Environmental modifications to increase Ca transport can also be quite successful at helping prevent leaf tipburn, these can be particularly important when the desire to maximize yields as a function of time is fundamental (for example when growing lettuce in space). Constantly blowing air directly into the inner leaves of lettuce plants has been shown to effectively prevent the tipburn issue, as the constant stream of air increases nutrient transport to the lower leaves, by increasing evaporation and replenishing carbon dioxide (3,4). Note that these experiments are usually done in enriched CO2 environments, which is a modification that also helps with the issue.

One of the most practical approaches for the control and prevention of tip burn is also the application of calcium foliar sprays, with one of the most effective treatments – as it is also the case for many different crops – being the use of Calcium chloride (7). Treatments of crops twice a week with 400-800 ppm of Ca from calcium chloride can be quite effective in controlling tip burn with minimal decrease in yields. Additionally, calcium chloride can also be effective in the prevention of fungal disease which makes this proposition even more interesting. However, the use of foliar sprays like these requires a careful evaluation of the environmental conditions, as they can cause other problems if they are applied incorrectly.

Tip burn as a function of foliar Ca application rate. Taken from (7)

In my experience, the correction of tip burn should start with an evaluation of the nutrient solution, to evaluate if enough calcium is present in solution, if the ratios of Ca to other cations, such as Mg, K and Na is correct and if salinity due to carbonates, Na, Cl or other such ions is too high. The EC can then be evaluated to determine whether it needs to be decreased to modify the growth rate and help alleviate the issue. Once the nutrient solution aspects are considered, the environmental conditions should be carefully evaluated to determine if changes to either temperature, relative humidity, air circulation, carbon dioxide concentration or light intensity are possible and if so, if they would be helpful. If the environmental conditions allow it, a foliar spray can also be formulated to supplement calcium to the crop using a highly available calcium salt – like Ca chloride – which should also help with the transport of Ca to leaf tissue.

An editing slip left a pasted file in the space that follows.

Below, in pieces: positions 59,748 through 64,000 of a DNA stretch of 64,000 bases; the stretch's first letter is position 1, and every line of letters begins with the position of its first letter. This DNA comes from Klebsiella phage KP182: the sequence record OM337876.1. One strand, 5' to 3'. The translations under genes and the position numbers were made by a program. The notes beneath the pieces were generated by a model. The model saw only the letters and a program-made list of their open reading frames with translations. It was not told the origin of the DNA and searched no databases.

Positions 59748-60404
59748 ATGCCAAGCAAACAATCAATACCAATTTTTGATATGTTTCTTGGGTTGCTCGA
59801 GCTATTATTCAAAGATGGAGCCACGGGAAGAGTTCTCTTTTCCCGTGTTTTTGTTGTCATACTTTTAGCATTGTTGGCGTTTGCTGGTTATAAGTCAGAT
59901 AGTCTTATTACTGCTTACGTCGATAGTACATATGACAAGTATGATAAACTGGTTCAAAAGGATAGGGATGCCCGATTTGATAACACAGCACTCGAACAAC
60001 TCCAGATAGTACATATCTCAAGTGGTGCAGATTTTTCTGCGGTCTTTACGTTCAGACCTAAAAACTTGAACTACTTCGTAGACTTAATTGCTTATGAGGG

1 Comment

  • Peter
    December 31, 2021 @ 9:56 pm

    Cannabis leaves also tend to exhibit tip burn at high EC levels during growth phases. I’m wondering if this is also caused by a lack of calcium at the leaf margin? Anecdotally this affects the quality of the end product and is to be avoided. I try to keep EC levels well below 2.0 for this reason. Perhaps reducing the K:Ca ratio below the standard 2:1 would also help, although I would be reluctant to reduce K or further increase the EC by adding extra calcium. Not even sure if high EC ratios are intrinsically a good thing or worth it anyway … PS: Thank you for HydroBuddy, great program with excellent functionality!